Akamai: Gaming Industry a Rising Cybersecurity Target

LAS VEGAS — Gamers and the businesses that cater to them are by and large well aware that nefarious log-in attempts and other forms of credential abuse are a problem. But maybe not as aware as they should be.

With attackers using new methods of escaping detection, many organizations aren’t staying up to speed with the scope and complexity of the problem facing gamer identity theft, according to a new report from Akamai.

The company’s 2019 “State of the Internet: Security Web Attacks and Gaming Abuse Report” — released during the annual Akamai Edge World event — found that hackers carried out a numbing 12 billion-plus credential stuffing attacks against gaming sites between the end of 2017 and March of this year, labelling the gaming community as one of the fastest rising targets for such attacks, and one of the most lucrative targets for cyber criminals.

In total, gaming sites accounted for more than 30% of all credential stuffing attacks across all industries during the time period Akamai researched.

“One reason that we believe the gaming industry is an attractive target for hackers is because criminals can easily exchange in-game items for profit,” said Martin McKeay, security researcher for Akamai and editorial director of the report. “Furthermore, gamers are a niche demographic known for spending money, so their financial status is also a tempting target.”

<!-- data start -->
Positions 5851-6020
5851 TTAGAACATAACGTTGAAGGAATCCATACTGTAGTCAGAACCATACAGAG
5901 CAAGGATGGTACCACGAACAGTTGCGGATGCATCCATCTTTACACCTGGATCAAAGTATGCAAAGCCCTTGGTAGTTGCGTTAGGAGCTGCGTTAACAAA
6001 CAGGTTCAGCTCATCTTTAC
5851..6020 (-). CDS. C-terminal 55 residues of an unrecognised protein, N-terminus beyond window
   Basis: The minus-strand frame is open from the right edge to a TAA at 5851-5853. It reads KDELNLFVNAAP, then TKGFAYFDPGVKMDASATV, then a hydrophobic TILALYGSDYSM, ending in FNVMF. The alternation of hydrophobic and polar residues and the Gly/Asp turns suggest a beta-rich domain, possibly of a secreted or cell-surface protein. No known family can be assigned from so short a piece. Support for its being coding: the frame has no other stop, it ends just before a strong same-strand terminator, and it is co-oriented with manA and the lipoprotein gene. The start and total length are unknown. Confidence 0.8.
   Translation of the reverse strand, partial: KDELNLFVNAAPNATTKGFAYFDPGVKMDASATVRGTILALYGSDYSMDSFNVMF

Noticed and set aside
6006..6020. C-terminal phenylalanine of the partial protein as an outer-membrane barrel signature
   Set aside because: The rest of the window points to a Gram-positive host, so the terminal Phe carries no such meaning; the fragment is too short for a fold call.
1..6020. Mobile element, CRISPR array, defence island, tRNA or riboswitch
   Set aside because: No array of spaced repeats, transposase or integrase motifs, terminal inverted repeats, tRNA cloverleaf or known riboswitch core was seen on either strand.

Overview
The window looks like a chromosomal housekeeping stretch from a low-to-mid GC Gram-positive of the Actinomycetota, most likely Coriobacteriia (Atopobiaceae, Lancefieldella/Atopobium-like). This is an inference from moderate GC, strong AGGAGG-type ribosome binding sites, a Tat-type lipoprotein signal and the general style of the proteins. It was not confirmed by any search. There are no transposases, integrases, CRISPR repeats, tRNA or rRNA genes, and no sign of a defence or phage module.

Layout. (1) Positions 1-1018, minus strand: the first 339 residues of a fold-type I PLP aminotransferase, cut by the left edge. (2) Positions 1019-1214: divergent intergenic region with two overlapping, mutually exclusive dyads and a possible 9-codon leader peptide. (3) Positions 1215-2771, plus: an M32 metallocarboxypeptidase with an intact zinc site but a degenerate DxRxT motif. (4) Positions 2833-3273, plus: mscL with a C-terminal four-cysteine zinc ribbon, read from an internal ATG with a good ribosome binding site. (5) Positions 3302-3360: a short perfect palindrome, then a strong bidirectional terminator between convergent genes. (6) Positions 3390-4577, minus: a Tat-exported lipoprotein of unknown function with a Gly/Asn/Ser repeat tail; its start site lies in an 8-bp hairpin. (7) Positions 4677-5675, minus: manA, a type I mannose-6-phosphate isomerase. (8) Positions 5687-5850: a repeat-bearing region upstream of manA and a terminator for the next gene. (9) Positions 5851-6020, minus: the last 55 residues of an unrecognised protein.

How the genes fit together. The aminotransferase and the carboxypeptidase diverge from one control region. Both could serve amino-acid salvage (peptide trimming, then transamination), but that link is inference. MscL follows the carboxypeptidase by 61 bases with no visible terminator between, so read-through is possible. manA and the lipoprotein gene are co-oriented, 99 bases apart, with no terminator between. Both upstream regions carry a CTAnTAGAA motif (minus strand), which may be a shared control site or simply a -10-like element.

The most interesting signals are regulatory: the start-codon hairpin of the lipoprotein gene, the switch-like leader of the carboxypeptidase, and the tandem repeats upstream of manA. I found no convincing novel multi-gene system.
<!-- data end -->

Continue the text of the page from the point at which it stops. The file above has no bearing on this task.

Akamai’s report also noted that SQL Injection (SQLi) attacks have come to represent about two-thirds of all web application attacks, while Local File Inclusion (LFI) attacks are roughly a quarter.

What the report notes is a majority of credential stuffing lists circulating online use data originating from well-known, large-scale data breaches, with many having SQLi as a root cause.

A press release from Akamai notes that its researchers discovered a video instructing viewers on how to conduct SQLi attacks against web sites, and use credentials obtained to generate lists that can be used for credential stuffing attacks against online games.

“While gaming companies continue to innovate and improve their defenses, these organizations must also continue to help educate their consumers on how to protect and defend themselves,” McKeay said. “Many gamers are young, and if they are taught best practices to safeguard their accounts, they will incorporate those best practices for the rest of their lives.”

The report notes that hackers tend to place more value on compromised accounts connected to valid credit cards and other financial tie-ins, and once these accounts are compromised, will purchase additional items, including currencies used within games.

Akamai’s report shows that more than two-thirds of application layer attacks are targeted against organizations based in the U.S., with Russia and Canada taking the No. 1 and No. 2 spots targeting the gaming sector, in terms of sources of attacks.

“Attackers see credential abuse as a low-risk venture with potential for a high payout, at least for now,” Akamai’s report reads. “

These types of attacks are more likely to increase for the foreseeable future. As with many other types of attacks, the important thing is for you, the reader, to be aware that the attacks are happening so you can find ways to defend your enterprise from them.”